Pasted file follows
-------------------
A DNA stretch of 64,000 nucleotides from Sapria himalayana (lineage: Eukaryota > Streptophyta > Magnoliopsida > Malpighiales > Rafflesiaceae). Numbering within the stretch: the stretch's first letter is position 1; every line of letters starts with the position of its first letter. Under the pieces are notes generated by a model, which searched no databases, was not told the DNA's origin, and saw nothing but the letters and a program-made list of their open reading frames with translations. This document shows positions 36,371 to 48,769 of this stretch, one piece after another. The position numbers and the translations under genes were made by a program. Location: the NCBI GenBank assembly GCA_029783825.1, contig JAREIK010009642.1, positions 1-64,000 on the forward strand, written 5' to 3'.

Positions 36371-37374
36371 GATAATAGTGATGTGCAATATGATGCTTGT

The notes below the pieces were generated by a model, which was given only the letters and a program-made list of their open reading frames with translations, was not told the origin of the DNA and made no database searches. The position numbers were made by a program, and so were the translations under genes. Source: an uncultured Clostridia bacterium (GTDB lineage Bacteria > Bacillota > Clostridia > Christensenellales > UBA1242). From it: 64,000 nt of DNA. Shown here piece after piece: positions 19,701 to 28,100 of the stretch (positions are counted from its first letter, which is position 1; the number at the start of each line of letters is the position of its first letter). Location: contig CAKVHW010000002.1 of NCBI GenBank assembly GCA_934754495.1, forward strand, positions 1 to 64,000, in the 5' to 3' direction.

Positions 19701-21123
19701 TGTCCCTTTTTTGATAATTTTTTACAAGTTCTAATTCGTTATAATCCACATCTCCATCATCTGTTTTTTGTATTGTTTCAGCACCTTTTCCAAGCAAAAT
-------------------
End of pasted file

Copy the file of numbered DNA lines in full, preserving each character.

A DNA stretch of 64,000 nucleotides from Sapria himalayana (lineage: Eukaryota > Streptophyta > Magnoliopsida > Malpighiales > Rafflesiaceae). Numbering within the stretch: the stretch's first letter is position 1; every line of letters starts with the position of its first letter. Under the pieces are notes generated by a model, which searched no databases, was not told the DNA's origin, and saw nothing but the letters and a program-made list of their open reading frames with translations. This document shows positions 36,371 to 48,769 of this stretch, one piece after another. The position numbers and the translations under genes were made by a program. Location: the NCBI GenBank assembly GCA_029783825.1, contig JAREIK010009642.1, positions 1-64,000 on the forward strand, written 5' to 3'.

Positions 36371-37374
36371 GATAATAGTGATGTGCAATATGATGCTTGT

The notes below the pieces were generated by a model, which was given only the letters and a program-made list of their open reading frames with translations, was not told the origin of the DNA and made no database searches. The position numbers were made by a program, and so were the translations under genes. Source: an uncultured Clostridia bacterium (GTDB lineage Bacteria > Bacillota > Clostridia > Christensenellales > UBA1242). From it: 64,000 nt of DNA. Shown here piece after piece: positions 19,701 to 28,100 of the stretch (positions are counted from its first letter, which is position 1; the number at the start of each line of letters is the position of its first letter). Location: contig CAKVHW010000002.1 of NCBI GenBank assembly GCA_934754495.1, forward strand, positions 1 to 64,000, in the 5' to 3' direction.

Positions 19701-21123
19701 TGTCCCTTTTTTGATAATTTTTTACAAGTTCTAATTCGTTATAATCCACATCTCCATCATCTGTTTTTTGTATTGTTTCAGCACCTTTTCCAAGCAAAAT